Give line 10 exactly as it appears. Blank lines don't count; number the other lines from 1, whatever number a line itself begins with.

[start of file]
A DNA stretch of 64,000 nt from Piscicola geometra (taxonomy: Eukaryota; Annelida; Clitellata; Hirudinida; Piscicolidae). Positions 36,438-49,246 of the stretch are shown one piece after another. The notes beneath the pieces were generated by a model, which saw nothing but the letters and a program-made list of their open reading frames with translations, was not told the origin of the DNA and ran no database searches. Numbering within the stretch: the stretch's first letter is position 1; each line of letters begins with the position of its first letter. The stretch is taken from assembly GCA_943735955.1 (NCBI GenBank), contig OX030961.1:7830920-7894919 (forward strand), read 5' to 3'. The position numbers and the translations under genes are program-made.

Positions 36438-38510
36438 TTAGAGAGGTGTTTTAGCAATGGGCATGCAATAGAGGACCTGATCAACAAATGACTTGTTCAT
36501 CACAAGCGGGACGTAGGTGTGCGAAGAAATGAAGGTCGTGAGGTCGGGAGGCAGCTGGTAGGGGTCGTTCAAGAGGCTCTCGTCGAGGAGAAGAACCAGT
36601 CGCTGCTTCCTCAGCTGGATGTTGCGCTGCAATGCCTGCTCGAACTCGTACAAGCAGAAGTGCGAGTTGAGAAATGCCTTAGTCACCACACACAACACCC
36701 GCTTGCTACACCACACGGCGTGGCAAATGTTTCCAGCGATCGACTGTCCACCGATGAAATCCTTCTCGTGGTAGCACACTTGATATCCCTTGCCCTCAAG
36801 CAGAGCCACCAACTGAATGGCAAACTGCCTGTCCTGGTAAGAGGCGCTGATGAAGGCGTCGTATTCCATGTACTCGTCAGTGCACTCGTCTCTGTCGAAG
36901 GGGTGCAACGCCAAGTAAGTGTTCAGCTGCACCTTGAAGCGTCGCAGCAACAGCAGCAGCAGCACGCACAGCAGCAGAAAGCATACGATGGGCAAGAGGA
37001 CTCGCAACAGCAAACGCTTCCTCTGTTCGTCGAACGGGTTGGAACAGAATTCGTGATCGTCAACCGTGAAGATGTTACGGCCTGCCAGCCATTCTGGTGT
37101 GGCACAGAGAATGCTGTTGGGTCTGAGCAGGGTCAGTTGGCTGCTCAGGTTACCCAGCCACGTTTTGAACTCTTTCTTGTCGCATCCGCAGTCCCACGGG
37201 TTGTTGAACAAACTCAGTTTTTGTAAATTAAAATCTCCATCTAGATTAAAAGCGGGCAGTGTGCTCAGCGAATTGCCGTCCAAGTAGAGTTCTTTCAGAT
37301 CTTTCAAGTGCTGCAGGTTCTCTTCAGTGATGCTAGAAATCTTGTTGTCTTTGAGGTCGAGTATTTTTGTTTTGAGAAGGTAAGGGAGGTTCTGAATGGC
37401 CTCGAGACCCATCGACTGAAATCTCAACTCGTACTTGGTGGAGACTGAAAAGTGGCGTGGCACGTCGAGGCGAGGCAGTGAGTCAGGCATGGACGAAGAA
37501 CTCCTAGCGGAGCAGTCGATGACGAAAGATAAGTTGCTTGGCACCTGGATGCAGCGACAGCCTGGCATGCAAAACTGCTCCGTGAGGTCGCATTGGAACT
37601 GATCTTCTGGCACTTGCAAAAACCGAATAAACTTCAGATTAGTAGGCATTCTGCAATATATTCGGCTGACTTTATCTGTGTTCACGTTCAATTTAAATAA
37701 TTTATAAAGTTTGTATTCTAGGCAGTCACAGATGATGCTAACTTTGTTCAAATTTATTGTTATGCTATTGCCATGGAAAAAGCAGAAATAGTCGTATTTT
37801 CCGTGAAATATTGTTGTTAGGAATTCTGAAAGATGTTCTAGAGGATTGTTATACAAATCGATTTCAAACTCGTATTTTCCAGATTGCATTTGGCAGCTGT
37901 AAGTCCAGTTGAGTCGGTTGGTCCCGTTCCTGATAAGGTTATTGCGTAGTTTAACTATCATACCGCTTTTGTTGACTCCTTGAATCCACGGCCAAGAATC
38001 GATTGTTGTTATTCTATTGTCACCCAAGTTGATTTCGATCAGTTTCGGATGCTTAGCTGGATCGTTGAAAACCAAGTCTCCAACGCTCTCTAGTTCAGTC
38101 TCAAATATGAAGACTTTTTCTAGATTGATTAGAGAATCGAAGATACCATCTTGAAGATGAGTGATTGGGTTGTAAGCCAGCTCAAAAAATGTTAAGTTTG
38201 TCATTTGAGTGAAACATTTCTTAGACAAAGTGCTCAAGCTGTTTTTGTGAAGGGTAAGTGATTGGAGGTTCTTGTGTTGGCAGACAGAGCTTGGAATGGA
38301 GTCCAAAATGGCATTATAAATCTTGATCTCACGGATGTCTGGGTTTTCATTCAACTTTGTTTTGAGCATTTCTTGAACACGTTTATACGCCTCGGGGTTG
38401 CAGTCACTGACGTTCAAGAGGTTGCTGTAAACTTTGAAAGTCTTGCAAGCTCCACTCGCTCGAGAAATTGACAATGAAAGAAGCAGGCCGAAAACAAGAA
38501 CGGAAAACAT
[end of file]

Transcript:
37101 GGCACAGAGAATGCTGTTGGGTCTGAGCAGGGTCAGTTGGCTGCTCAGGTTACCCAGCCACGTTTTGAACTCTTTCTTGTCGCATCCGCAGTCCCACGGG